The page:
- Curb deductions While the president believes that millionaires and billionaires should pay more in taxes, he defines those people in his fine print as roughly the top 3% of Americans, individuals who earn $200,000 or more and families that earn $250,000 or more. He proposes to limit the value of their tax breaks on popular items like mortgage interest, charitable contributions, state and local taxes, and real estate taxes, to a maximum cap of 28%. Generally speaking, caps of this sort are coupled with reductions in rates. But as part of the fiscal cliff deal on New Year’s Day, President Obama raised marginal and Medicare tax rates, reduced up to 80% of allowable itemized deductions and phased out all personal exemptions, cut flexible spending accounts in half, and raised rates on capital gains and dividends while tacking on a health-care surtax. President Obama hopes to raise $529 billion in additional revenue over the next 10 years, but all of this will likely slow economic growth.
- Buffett rule Named after Warren Buffett, President Obama proposed a new minimum 30% tax rate from the first dollar of income with no benefit of deductions for households earning $1 million or more, which could raise an estimated $53 billion over 10 years. Speculation is that the president also wants a 35% rate for incomes over $10 million. The underlying thesis here is that the president doesn’t think that the rich are paying their fair share. According to 2010 IRS data, however, the top 1% of America (those earning $361,000 or more) earned 18.6% of the total income in U.S., but they paid 37.8% of the total U.S. taxes. So it would appear that the wealthy are, indeed, paying far more than their fair share already.
- Retirement account limits President Obama has proposed a $3 million limit on tax-deferred individual retirement accounts, such as IRAs and 401(k)’s. We’ve been hearing that something like this has been in the works for some time, and it raises uncomfortable comparisons with the recent financial crisis in Cyprus, and the failed proposal to seize assets from guaranteed savings accounts.
- Carried interest The White House is proposing to end the preferential tax treatment of private equity and hedge-fund profits known as carried interest. This had been set at the old capital gains tax rate of 15%, which is now up to 20% plus the 3.8% health-care surtax. President Obama wants the new rate to rise up to the new marginal tax rate of 39.6%, and Republicans may be willing to agree to this provision as part of a larger compromise.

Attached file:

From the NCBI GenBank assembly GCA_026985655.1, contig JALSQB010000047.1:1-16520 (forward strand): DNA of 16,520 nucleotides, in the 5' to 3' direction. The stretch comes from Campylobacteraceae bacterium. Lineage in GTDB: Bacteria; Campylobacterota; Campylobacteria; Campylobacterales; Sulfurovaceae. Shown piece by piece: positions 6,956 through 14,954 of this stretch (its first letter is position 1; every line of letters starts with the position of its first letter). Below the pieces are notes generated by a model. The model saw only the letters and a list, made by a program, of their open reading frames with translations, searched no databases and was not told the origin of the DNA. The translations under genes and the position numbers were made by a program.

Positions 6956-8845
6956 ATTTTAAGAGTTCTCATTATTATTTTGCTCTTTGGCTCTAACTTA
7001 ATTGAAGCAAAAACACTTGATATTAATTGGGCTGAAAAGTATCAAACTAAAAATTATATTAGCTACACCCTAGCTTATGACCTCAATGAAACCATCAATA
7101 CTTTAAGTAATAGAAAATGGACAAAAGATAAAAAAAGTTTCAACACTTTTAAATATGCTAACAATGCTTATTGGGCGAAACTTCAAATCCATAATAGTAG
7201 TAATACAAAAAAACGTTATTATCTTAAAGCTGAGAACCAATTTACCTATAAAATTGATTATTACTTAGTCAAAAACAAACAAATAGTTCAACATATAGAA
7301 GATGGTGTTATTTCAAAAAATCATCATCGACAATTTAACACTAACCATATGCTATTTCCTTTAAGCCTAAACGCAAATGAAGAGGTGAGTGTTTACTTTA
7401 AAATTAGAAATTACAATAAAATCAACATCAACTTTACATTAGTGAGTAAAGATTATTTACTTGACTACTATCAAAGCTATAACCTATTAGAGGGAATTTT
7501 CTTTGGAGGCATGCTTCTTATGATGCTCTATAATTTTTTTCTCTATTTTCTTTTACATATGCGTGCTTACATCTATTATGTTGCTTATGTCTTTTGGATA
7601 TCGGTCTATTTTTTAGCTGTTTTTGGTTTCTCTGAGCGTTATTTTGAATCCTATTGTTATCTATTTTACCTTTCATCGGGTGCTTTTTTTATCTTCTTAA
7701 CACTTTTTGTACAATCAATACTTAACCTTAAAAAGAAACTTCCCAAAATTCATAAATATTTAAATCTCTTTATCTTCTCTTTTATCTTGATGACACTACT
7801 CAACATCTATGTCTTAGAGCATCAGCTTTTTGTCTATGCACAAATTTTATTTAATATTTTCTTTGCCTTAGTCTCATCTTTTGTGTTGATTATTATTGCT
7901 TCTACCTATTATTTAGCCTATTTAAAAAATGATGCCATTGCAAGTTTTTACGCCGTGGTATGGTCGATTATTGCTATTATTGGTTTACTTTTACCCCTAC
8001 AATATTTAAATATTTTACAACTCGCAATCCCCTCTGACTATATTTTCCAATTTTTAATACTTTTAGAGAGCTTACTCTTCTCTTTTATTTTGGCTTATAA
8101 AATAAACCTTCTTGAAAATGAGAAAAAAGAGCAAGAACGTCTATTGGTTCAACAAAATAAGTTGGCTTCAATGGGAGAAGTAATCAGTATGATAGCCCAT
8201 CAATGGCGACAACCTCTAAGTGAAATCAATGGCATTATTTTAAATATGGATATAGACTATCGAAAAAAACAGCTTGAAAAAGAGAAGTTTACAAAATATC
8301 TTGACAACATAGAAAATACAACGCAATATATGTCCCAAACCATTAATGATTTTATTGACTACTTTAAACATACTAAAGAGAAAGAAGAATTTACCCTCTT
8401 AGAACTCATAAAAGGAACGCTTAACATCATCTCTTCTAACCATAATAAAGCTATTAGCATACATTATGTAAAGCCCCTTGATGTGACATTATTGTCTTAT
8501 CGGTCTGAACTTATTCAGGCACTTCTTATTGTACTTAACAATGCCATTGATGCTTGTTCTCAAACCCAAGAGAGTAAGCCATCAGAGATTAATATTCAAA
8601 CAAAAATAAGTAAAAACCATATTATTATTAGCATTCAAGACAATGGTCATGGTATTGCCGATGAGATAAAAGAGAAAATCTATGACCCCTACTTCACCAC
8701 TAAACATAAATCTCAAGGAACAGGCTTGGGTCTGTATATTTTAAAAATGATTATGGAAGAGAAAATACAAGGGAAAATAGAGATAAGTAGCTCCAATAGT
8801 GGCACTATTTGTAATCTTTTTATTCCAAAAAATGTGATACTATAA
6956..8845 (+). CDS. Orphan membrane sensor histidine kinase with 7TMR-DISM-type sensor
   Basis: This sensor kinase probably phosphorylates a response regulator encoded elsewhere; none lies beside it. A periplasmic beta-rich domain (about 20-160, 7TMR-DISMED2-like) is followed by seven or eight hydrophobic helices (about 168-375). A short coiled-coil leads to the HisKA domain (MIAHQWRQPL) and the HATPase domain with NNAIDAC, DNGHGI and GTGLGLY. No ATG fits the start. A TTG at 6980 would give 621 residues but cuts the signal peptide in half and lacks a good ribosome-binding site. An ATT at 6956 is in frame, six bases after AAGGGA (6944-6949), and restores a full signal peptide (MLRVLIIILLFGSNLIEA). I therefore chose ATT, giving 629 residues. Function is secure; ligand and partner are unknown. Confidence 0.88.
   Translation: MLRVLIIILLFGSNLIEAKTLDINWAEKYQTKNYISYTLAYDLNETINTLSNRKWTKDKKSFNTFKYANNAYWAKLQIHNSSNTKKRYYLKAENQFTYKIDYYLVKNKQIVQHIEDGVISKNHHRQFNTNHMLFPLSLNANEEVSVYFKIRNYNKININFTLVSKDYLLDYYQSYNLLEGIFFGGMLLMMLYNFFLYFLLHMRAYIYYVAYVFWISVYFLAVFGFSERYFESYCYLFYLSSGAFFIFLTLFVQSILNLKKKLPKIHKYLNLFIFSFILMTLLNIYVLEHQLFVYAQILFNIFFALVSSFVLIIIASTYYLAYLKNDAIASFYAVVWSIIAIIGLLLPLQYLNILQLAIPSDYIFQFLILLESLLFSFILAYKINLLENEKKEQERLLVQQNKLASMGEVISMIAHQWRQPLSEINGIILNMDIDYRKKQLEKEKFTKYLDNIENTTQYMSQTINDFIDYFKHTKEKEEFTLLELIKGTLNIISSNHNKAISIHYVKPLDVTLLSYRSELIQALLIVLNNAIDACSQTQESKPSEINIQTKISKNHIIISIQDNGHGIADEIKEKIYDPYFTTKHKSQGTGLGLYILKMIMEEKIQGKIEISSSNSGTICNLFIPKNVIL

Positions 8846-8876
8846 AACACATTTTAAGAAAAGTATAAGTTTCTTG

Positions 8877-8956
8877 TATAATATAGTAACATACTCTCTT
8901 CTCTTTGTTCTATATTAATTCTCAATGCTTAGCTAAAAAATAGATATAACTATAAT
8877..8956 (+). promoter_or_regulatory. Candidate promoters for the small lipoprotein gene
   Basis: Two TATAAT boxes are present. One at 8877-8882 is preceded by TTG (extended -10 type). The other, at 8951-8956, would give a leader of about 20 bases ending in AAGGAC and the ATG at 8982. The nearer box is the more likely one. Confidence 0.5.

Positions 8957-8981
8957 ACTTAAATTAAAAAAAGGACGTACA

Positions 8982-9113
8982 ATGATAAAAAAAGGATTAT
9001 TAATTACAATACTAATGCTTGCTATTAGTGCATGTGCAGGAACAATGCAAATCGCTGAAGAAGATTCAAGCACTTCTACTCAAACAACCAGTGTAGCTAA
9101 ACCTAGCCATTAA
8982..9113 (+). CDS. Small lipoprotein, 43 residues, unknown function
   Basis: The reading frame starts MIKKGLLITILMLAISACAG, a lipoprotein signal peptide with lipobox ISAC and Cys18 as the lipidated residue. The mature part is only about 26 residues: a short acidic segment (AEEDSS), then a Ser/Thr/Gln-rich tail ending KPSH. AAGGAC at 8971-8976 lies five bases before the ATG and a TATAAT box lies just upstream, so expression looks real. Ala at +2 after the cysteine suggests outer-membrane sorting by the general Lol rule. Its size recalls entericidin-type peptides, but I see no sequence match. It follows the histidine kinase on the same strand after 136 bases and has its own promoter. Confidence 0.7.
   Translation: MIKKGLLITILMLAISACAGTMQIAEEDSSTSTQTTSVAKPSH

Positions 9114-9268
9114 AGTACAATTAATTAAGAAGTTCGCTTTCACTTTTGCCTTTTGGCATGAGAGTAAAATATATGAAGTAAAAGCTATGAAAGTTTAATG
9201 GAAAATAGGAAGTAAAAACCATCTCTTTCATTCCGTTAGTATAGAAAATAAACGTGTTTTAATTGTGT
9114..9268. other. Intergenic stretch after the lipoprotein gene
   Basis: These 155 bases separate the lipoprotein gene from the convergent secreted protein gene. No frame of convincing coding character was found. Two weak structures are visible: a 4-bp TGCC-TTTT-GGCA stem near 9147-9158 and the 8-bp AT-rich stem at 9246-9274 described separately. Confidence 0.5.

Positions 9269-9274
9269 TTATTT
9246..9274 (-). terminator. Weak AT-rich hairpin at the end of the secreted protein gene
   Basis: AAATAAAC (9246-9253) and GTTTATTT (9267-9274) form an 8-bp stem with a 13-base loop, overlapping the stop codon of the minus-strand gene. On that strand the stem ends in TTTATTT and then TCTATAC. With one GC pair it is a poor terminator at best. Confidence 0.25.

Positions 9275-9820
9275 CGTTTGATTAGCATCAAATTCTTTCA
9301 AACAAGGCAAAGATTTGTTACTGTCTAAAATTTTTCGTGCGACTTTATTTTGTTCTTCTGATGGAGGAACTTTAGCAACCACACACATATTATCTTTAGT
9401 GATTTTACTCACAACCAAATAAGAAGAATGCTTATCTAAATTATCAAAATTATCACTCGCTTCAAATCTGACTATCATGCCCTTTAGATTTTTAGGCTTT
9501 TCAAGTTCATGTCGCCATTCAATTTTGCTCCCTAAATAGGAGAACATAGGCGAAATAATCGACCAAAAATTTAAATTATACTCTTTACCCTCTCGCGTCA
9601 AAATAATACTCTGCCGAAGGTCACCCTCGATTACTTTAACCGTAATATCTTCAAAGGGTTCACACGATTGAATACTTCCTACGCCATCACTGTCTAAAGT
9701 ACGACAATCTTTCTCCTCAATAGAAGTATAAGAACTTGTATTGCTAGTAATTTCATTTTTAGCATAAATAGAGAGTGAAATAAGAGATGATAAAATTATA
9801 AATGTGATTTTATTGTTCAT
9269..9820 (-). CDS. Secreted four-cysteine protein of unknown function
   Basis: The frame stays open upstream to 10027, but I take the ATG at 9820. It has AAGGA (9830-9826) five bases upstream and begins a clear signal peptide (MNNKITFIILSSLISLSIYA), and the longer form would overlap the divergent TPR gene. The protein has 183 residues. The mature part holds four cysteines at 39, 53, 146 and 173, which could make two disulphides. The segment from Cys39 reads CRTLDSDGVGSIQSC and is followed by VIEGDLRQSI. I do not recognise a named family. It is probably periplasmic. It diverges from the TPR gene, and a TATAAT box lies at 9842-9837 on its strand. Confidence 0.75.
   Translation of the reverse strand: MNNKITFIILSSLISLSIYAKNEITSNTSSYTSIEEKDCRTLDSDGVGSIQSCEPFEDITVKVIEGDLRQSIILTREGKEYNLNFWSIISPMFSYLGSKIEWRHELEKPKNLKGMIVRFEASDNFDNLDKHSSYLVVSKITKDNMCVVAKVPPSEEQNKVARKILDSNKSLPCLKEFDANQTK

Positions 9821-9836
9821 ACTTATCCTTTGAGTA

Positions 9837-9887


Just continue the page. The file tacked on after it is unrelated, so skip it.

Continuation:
- Tobacco taxes rise to fund pre-school President Obama wants to raise federal cigarette taxes from $1.01 per pack currently to $1.95, to raise $77 billion over 10 years to fund his proposal for mandatory pre-school for four year olds. But this is a very regressive tax, hitting the poor disproportionately hard, so it’s unlikely Congress would approve his proposal.
- More defense cuts In addition to the $600 billion in automatic sequester cuts allocated to defense over the next decade, the president is proposing another 0.7% cut to defense, with another round of base closings, next year. Aside from the obvious hit to the economy, at some point we have to wonder whether we can properly defend ourselves and our global allies against rising, unstable nuclear threats such as Iran and North Korea.
- Corporate tax reform President Obama says that he would like to reduce the corporate tax rate from a statutory 39% current rate (the world’s highest), which leaves our U.S.-based companies in an uncompetitive position. But the global corporate average is 25%, and he does not have any thoughts on how to repatriate $1 trillion in overseas cash. He would like to raise tax rates on foreign earnings, and his proposed clean-up of the corporate tax code includes saving $44 billion over 10 years with changes to energy tax breaks, as well as corporate jets.
Conclusion While President Obama has trumpeted the tax hikes and spending cuts within his budget proposal as “balanced,” we’re less than enthused. More importantly, embedded in his proposal, President Obama is projecting nominal GDP growth of 5.6% in 2016, along with low CPI inflation of 2.2% and benchmark 10-year Treasury yields of 1.2%. In sharp contrast, the U.S. economy has been limping along with GDP growth of about 2% for the past four years. With all due respect to President Obama, we saw nothing in his 2014 budget proposal which suggests that his combination of tax hikes and spending cuts will somehow triple the pace of economic growth over the next three years.